Architectures for play in Central Park: adventures against apathy

Juan José Tuset Davó


Children's play architectures propose new uses for urban public space. The intervention of the New York architect Richard Dattner with his "Adventure playground" (1967) in Central Park creates a children's play environment from formal anarchy in which children can imagine their own ways of playing. The proposal of elemental architectures that encourage children to be adventurous was opposed to the apathy inherited from the conservative institutionalized design. Structures linked by a slightly winding concrete wall define living and playing spaces by creating a natural separation of the children's and the adult's environment. The concatenation of iconic forms of children’s plays aims to choreograph the child's personal learning experiences. Dattner's project is the architectural expression of a bold play program. It represents the rebellious attitude of young architects of advanced ideology. It symbolizes the radical change in thinking about the design of the public playground. It considers the need to involve the community in the project phase and is a contribution to the artistic avant-garde movements that vindicated the specific object of minimal expression.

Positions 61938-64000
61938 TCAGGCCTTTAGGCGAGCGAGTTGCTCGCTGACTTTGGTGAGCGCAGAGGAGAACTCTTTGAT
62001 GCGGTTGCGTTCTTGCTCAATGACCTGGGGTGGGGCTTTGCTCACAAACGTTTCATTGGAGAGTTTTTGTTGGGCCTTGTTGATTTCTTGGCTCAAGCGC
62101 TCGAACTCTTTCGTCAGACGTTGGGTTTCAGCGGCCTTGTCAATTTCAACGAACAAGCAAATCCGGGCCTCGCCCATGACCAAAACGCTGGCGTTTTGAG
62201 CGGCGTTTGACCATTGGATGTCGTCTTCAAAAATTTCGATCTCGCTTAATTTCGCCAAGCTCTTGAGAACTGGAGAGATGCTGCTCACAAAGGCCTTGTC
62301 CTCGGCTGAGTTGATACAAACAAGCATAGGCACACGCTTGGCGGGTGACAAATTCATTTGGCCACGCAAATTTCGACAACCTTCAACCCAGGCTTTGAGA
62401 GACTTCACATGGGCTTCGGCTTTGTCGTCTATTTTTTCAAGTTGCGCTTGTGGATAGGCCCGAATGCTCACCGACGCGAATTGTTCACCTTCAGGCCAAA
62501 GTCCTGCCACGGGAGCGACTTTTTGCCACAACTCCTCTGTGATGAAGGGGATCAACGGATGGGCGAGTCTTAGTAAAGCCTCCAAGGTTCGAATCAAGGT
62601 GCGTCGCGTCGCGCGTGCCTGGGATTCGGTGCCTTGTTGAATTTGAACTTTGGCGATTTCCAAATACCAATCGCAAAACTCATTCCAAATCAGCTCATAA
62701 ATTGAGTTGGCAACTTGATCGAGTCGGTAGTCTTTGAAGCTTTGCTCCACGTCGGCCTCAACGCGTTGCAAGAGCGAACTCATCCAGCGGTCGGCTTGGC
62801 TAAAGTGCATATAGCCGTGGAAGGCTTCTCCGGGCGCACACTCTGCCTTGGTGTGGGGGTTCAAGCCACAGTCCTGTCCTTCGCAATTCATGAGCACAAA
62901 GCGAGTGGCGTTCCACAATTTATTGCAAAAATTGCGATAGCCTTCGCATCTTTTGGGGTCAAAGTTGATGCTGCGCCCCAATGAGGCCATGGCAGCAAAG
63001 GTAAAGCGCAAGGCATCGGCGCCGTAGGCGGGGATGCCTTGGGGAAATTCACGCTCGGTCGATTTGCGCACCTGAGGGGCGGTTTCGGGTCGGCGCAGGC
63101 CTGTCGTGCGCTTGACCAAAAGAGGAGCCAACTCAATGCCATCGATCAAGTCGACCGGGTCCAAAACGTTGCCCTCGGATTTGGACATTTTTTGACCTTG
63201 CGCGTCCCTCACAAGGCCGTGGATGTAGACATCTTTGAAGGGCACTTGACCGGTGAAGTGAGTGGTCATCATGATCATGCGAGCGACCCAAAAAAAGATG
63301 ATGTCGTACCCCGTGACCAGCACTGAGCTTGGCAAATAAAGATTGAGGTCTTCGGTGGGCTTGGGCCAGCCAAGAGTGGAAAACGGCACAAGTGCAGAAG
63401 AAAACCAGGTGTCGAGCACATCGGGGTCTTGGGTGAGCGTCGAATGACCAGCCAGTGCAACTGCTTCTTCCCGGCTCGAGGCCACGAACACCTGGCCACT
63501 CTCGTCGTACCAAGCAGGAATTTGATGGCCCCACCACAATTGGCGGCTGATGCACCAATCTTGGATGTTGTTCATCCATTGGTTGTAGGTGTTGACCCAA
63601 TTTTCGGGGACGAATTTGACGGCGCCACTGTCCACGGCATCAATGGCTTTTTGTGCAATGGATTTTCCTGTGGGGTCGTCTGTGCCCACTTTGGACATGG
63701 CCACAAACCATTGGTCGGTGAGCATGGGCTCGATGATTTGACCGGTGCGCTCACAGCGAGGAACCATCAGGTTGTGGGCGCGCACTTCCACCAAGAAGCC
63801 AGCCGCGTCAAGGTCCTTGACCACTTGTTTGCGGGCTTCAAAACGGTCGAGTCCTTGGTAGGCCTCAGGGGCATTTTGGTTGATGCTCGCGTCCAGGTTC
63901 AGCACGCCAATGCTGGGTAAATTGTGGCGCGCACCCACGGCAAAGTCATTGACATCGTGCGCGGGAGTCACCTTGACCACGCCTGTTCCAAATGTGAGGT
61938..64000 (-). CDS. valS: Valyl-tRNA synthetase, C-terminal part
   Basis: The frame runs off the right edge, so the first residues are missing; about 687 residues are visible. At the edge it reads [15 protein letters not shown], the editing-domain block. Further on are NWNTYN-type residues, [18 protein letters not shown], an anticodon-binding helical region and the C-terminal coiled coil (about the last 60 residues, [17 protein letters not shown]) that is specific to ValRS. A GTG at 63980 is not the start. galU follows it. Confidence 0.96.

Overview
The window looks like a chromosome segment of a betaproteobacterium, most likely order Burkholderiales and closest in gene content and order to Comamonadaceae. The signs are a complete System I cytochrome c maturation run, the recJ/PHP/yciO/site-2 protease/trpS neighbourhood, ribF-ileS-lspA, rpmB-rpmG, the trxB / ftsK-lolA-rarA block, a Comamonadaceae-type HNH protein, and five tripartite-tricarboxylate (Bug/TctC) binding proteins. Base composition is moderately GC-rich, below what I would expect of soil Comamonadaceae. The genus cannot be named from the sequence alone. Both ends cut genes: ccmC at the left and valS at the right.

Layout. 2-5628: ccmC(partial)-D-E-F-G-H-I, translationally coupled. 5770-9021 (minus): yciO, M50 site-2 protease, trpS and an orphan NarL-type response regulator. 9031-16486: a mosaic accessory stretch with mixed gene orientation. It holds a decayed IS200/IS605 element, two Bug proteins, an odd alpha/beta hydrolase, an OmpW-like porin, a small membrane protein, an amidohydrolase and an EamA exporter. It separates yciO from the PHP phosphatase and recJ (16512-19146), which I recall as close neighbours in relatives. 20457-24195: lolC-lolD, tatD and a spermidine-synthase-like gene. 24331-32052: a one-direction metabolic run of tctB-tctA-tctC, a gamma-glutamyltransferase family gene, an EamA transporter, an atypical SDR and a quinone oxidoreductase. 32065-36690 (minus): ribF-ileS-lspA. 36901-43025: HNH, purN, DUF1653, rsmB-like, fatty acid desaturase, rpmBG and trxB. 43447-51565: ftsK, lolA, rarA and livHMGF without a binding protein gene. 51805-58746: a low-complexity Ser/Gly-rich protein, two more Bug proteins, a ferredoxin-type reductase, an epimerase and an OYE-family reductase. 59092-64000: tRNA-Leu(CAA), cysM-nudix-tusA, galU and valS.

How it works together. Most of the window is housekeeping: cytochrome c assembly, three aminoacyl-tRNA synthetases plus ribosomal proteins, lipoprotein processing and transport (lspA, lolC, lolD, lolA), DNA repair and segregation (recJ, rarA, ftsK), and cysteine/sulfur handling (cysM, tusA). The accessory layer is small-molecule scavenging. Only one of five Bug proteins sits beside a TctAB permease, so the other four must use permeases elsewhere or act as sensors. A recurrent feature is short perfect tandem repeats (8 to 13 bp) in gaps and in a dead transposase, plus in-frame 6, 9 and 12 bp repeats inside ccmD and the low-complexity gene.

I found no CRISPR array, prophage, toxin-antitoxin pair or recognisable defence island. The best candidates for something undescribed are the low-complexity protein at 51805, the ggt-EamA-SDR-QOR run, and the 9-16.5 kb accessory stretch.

Adventure playground; Urban activism; Minimalism; Reinforced concrete; New York

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